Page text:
Although Korngold’s ‘complete works for violin and piano’ make up a reasonably full disc, it is only fair to point out that the Violin Sonata is the single work that is not an arrangement from one of his other pieces. Yet this Sonata, written at the age of 15 for Carl Flesch and Artur Schnabel no less, is a fine example of his early style, with its echoes of Zemlinsky and early Schoenberg. The young Dutch violinist Sonja van Beek and German pianist Andreas Frölich negotiate its challenges with ease: as in Rachmaninoff’s Cello Sonata, the pianist has as tough a role as the melody instrument. Much Ado about Nothing is one of several arrangements of a suite of four movements derived from incidental music to Shakespeare’s play written in 1918, performed here with affection and a silken suavity. The remainder of the repertoire is made up of arrangements of Korngold lollipops, hit numbers from his operas, such as the unforgettable ‘Marietta’s Lied’ from Die tote Stadt, arranged by the composer as salon pieces and popularised by Kreisler and his ilk. Here, the almost vocal qualities of van Beek’s tone come into their own. An essential disc for the Korngold addict.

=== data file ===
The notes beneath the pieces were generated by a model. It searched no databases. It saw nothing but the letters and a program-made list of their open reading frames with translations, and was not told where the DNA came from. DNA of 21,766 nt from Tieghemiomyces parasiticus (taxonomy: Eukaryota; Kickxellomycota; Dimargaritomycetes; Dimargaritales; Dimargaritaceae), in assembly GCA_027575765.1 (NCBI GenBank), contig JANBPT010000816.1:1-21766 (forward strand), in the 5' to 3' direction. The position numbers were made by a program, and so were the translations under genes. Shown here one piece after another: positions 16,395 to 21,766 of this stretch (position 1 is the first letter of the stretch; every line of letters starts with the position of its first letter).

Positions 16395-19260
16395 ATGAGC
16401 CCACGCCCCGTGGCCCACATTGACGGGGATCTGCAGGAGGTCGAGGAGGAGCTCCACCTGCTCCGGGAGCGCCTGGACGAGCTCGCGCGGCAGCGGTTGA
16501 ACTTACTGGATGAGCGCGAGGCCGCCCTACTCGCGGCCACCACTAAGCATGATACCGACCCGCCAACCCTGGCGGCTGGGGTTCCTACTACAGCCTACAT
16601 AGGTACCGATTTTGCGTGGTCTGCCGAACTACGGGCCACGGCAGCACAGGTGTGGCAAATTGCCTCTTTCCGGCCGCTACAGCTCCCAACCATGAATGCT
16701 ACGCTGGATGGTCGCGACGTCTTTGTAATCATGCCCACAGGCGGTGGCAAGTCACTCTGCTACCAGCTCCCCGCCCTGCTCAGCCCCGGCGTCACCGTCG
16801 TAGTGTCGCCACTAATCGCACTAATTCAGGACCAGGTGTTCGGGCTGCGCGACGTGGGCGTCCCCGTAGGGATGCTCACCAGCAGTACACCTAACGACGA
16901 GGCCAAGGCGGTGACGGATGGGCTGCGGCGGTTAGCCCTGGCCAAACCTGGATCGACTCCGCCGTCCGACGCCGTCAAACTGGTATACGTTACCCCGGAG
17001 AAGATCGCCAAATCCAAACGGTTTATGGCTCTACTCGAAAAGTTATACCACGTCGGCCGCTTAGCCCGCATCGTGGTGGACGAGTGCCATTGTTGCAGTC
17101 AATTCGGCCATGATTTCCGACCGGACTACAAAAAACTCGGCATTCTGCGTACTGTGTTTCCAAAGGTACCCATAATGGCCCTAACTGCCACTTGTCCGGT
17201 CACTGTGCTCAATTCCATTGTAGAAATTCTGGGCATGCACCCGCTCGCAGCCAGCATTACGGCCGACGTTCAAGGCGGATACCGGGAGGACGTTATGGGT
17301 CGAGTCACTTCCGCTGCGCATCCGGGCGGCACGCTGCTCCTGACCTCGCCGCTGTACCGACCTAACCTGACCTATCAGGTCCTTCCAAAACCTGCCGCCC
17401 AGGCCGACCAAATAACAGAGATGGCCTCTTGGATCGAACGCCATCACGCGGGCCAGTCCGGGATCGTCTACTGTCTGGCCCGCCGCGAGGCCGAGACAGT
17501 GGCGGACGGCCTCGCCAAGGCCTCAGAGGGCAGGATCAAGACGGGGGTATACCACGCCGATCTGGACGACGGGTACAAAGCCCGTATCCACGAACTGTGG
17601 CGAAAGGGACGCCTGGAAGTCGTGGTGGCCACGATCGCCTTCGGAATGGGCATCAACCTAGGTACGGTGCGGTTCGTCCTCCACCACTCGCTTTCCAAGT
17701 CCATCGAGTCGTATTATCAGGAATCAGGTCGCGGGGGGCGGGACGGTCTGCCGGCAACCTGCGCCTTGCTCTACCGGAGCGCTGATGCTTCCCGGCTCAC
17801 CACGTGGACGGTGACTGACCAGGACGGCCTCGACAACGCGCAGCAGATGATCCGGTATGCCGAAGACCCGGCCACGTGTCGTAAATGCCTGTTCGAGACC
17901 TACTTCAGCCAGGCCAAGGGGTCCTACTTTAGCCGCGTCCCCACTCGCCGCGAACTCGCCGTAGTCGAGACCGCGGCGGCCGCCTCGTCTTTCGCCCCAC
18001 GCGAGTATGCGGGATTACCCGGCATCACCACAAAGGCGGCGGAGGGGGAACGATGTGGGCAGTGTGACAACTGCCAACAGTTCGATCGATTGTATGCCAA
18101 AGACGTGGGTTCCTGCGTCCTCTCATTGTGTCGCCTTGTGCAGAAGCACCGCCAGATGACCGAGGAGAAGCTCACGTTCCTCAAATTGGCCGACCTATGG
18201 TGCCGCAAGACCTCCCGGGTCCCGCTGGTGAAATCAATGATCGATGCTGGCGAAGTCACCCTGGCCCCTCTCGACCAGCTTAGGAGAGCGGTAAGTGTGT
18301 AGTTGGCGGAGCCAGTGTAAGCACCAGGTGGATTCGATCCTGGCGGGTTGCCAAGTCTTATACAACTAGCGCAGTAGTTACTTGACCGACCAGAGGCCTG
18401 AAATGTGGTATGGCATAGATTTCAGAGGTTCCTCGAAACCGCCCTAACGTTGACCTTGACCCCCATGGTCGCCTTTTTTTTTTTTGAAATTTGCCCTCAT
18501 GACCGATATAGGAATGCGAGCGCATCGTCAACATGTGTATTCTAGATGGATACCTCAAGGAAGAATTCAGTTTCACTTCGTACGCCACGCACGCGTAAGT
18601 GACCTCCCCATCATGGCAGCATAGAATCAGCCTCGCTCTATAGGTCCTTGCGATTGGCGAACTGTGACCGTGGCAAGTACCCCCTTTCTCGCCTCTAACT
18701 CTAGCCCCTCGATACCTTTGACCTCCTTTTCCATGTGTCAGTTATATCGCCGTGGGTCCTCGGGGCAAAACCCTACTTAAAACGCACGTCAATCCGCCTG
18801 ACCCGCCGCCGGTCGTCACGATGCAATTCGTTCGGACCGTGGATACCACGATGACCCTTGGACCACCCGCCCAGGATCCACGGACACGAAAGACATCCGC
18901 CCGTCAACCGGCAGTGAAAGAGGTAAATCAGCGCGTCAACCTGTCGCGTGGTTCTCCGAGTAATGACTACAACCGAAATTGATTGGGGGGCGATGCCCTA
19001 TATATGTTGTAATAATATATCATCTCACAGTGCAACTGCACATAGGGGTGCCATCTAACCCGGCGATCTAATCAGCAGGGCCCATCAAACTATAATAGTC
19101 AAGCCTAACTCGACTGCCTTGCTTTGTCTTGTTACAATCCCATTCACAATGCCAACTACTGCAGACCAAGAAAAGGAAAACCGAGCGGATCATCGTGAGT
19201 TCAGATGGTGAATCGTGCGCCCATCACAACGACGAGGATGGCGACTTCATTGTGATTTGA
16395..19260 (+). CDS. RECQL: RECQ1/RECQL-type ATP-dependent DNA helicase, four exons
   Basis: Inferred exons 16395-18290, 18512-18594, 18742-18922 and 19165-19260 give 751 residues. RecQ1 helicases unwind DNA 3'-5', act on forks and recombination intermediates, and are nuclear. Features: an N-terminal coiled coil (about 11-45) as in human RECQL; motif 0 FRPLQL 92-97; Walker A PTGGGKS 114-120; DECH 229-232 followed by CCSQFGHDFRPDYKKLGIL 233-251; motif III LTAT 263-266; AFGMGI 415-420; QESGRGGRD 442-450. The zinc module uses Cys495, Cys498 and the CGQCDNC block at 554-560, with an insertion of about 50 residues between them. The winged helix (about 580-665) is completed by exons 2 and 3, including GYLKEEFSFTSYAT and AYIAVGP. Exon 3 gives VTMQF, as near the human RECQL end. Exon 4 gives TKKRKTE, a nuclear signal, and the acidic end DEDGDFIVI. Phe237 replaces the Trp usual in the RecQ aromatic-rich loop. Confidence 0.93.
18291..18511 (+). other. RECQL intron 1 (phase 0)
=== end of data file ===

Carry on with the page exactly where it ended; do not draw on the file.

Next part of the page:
This is as complete a representation as humanly possible of all the music scored for violin and piano that Franz Liszt composed, arranged, or had some creative hand in. The 17 works span Liszt's entire career, from the young composer's elegant Zwei Walzer to his experimental late period (the two Elegies and the stark, foreboding La lugubre gondola).
Few violinists can move between a modern instrument and a period one with such ease—not to mention with such an idiomatic approach to so many styles of music—as Isabelle Faust. Following her award-winning set of the Mozart violin concertos, the German is joined by the ever-stylish keyboard player Kristian Bezuidenhout for Bach’s sonatas for violin and harpsichord. Both instruments sound magnificent, and these two great players bring breathtaking invention and imagination to the six sonatas. The humanity and warmth of Bach’s music is extraordinary, especially when played with the passion and flair encountered here.